Friday, January 2, 2009

An Essay on Hope

Image: Will your glass be half empty or half full this year?

I've been thinking about the annual New Year's celebration most of us so joyfully participate in and have come to realize how closely hope (with all those New Year resolutions and well wishes of a Happy New Year) is related to the holiday. Hope is a good thing, a positive thing (for lack of a better word.) According to Wikipedia "hope is a belief in a positive outcome related to events and circumstances in one's life."


If there is anything we all want it's a positive outcome. It might be losing five pounds or fifty pounds. It might be the belief that one will conquer a plague of continuous bad frizzy, wild hair days. It might be that a truly awful year, might be replaced by a shiny, cheerful new one. Or it It might be that the economy might unexpectedly change for the better or that a new president of a powerful country can conquer the overwhelming challenges that face him.


Overall the world is a better place with hope. New Year's Eve and New Year's Day for example would not be as fun without it. Wouldn't it be something if we all sat around predicting our dooms on New Year's instead of crafting resolutions? Or how would we feel if we said "Happy Doom's Year" to everyone instead of "Happy New Year"?


As a parent of a special needs child, hope is believing that my child will continue to develop, improve as a student, and learn to cope with the extra challenges in life that he faces. Sure I want to keep my weight in check and my curly, sometimes wild hair in place.


But in terms of hope, the desire to see positive outcomes for my child (well both children actually) is stronger than most other desires. It's a helpful desire that overcomes the overwhelming emotions this parents feels when taking her child to doctor on a list of specialists her child must see or if her child has an extreme meltdown or a so, so report from school.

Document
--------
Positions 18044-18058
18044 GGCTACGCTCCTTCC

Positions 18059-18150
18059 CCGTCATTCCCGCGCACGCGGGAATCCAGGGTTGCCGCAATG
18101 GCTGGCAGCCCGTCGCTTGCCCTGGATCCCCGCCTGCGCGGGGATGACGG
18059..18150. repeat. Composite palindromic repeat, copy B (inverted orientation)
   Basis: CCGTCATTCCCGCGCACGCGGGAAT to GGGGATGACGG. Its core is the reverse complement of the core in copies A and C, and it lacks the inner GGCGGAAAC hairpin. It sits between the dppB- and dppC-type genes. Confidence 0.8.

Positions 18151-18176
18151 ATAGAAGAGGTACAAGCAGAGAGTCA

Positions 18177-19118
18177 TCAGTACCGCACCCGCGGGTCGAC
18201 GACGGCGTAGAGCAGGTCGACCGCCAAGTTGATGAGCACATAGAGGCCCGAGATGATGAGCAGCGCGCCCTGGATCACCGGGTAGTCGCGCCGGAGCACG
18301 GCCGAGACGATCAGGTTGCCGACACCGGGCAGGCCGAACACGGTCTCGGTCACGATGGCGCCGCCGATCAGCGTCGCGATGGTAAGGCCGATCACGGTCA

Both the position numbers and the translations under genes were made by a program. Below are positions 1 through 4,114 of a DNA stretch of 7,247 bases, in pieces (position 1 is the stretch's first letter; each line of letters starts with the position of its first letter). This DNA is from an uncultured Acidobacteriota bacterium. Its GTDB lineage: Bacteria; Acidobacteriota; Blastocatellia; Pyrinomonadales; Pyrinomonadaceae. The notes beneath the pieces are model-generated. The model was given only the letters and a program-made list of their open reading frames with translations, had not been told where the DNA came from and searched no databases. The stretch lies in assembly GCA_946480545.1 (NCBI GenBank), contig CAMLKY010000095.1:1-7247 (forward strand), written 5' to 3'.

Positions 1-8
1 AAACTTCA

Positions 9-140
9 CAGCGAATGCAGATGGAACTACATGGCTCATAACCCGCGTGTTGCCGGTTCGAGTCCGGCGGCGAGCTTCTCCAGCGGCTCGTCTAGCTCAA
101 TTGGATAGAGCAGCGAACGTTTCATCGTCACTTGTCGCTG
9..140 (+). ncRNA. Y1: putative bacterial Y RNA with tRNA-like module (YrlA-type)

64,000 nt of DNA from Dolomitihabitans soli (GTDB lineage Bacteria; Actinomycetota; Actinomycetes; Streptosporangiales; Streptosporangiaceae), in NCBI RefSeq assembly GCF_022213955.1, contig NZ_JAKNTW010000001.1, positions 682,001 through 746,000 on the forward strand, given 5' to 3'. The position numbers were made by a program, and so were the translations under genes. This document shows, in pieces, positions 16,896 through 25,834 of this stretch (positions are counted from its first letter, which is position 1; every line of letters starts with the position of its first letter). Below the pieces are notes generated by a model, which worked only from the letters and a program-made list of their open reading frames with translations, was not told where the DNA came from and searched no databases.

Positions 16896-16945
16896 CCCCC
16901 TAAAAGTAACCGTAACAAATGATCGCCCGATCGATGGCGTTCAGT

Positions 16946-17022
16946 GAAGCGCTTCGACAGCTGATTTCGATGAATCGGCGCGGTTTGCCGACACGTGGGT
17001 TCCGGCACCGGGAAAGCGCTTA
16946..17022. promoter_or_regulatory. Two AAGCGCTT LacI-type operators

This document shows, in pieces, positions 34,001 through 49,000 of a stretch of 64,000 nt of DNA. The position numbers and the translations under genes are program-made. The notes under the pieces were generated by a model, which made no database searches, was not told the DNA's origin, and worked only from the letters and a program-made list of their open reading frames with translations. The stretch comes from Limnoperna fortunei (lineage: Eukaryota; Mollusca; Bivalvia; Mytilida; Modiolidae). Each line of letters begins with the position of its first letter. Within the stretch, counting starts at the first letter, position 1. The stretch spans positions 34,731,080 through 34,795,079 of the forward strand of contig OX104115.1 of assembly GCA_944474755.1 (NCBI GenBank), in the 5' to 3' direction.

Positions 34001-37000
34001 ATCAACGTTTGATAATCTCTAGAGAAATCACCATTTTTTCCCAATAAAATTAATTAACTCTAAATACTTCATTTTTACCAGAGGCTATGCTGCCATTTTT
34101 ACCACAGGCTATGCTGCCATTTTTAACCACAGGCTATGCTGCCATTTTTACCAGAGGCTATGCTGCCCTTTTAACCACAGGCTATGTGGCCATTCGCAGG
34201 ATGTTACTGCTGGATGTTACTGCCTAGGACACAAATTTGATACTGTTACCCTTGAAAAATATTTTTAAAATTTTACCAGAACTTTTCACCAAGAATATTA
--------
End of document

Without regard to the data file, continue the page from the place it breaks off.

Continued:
There is also the hope that she can successfully balance the needs of her child with autism with the needs of her typically developing child--which is one of the biggest, most daunting challenges she faces. However, despite all the challenges, hope is one thing that is always there to grasp. Hope, as they say it, springs eternal in this parent's soul.

5 comments:

Casdok said...

May your glass be half full. Lovely essay. :)

MY SUPPORT BLOG said...

Bless you and your family!

Anonymous said...

Love this post! I love the clear image of the glass half full/empty!! I needed to see this this weekend as I prepare for a late January or early Feb IEP meeting!!! :) mom of 4 boys w/ one on the spectrum

Jules said...

To Casdok and My Support Blog: Thanks.

To Anonymous: Glad you liked the post. Hope your Iep meeting goes well.

ElaiNE said...

quite touching!! GOOD JOB